Off to a slow start as he tries to bounce back from the worst season of his career, Derek Jeter has already ditched the “new swing” that made so many headlines throughout spring training.
Hitting coach Kevin Long, who worked with Jeter to revamp his approach at the plate, told Wallace Matthews of ESPNNewYork.com that the 37-year-old shortstop has gone back to “more of what he’s done for his whole career” after initially attempting to decrease his stride.
Long tried to downplay the significance of the switch by saying that Jeter “has had a very successful career and it has worked out well for him.”
However, if the hitting coach truly believed sticking with the old approach was better for Jeter right now, at age 37, he wouldn’t have worked to change things in the first place. Jeter has gone 7-for-34 (.206) with zero homers and five strikeouts through nine games to produce a .535 OPS that is nearly 200 points lower than last year’s career-worst mark, but 34 at-bats are hardly enough to draw any sort of meaningful conclusions no matter how high profile the player. Last year he got off to a great start, hitting .330 in April, only to hit .260 after May 1.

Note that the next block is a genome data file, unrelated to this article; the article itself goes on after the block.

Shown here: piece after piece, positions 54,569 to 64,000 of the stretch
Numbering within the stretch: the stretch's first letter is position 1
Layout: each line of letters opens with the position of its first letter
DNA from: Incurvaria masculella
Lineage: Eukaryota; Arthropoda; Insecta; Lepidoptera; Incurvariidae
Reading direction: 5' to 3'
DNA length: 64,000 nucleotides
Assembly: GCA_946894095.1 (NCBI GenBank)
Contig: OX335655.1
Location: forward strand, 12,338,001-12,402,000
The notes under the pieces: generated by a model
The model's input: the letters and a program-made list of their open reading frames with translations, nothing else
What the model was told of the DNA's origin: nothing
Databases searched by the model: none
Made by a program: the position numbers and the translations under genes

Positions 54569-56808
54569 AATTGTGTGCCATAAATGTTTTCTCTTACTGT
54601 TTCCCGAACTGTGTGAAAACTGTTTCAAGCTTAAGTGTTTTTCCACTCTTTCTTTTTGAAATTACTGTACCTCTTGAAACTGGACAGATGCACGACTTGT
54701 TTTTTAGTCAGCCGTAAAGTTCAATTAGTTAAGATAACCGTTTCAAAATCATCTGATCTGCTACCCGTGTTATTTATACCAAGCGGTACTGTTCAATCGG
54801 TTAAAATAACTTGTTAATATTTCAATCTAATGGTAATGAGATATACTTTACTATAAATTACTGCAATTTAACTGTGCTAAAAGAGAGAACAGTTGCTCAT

As far as ejections go, this is one of the stranger ones you’ll hear about. Rangers third baseman Adrian Beltre was ejected in the bottom of the eighth inning of a game his team trailed at the time 18-6. Beltre was a few feet away from the circle towards home plate and was asked by Marlins pitcher Drew Steckenrider to get into the circle. So rather than step a few feet back to his right, Beltre picked up the circle and dragged it to where he was. And that got him ejected by second base umpire Gerry Davis. Manager Jeff Banister was also ejected after having a word with Davis.
Here’s a video from Jeff Passan of Yahoo Sports:
Beltre, by the way, went 3-for-3 with a walk, a pair of doubles, and a solo home run. He’s now four hits away from 3,000 for his career.
Phillies shortstop prospect J.P. Crawford’s stock has fallen sharply this season. He had an abysmal first three months, batting .203/.321/.276 in 291 plate appearances. Baseball America rated him the 12th overall prospect in baseball going into the season and rated him No. 92 in their midseason top 100. It was bad.
Since the calendar turned to July, however, Crawford has been more like his normal self. In 92 at-bats this month entering Wednesday night’s action, he was hitting .300/.391/.650 with six home runs, 13 RBI, 18 runs scored, and a terrific 15/12 K/BB ratio.
Crawford padded his stats more on Wednesday night as he circled the bases for an inside-the-park grand slam. Via the IronPigs Twitter:
Crawford was actually dead-to-rights at home, but he fooled the catcher with a great late slide.
Crawford finished 1-for-3 with a walk along with the slam on the night as the IronPigs beat the Gwinnett Braves 8-2.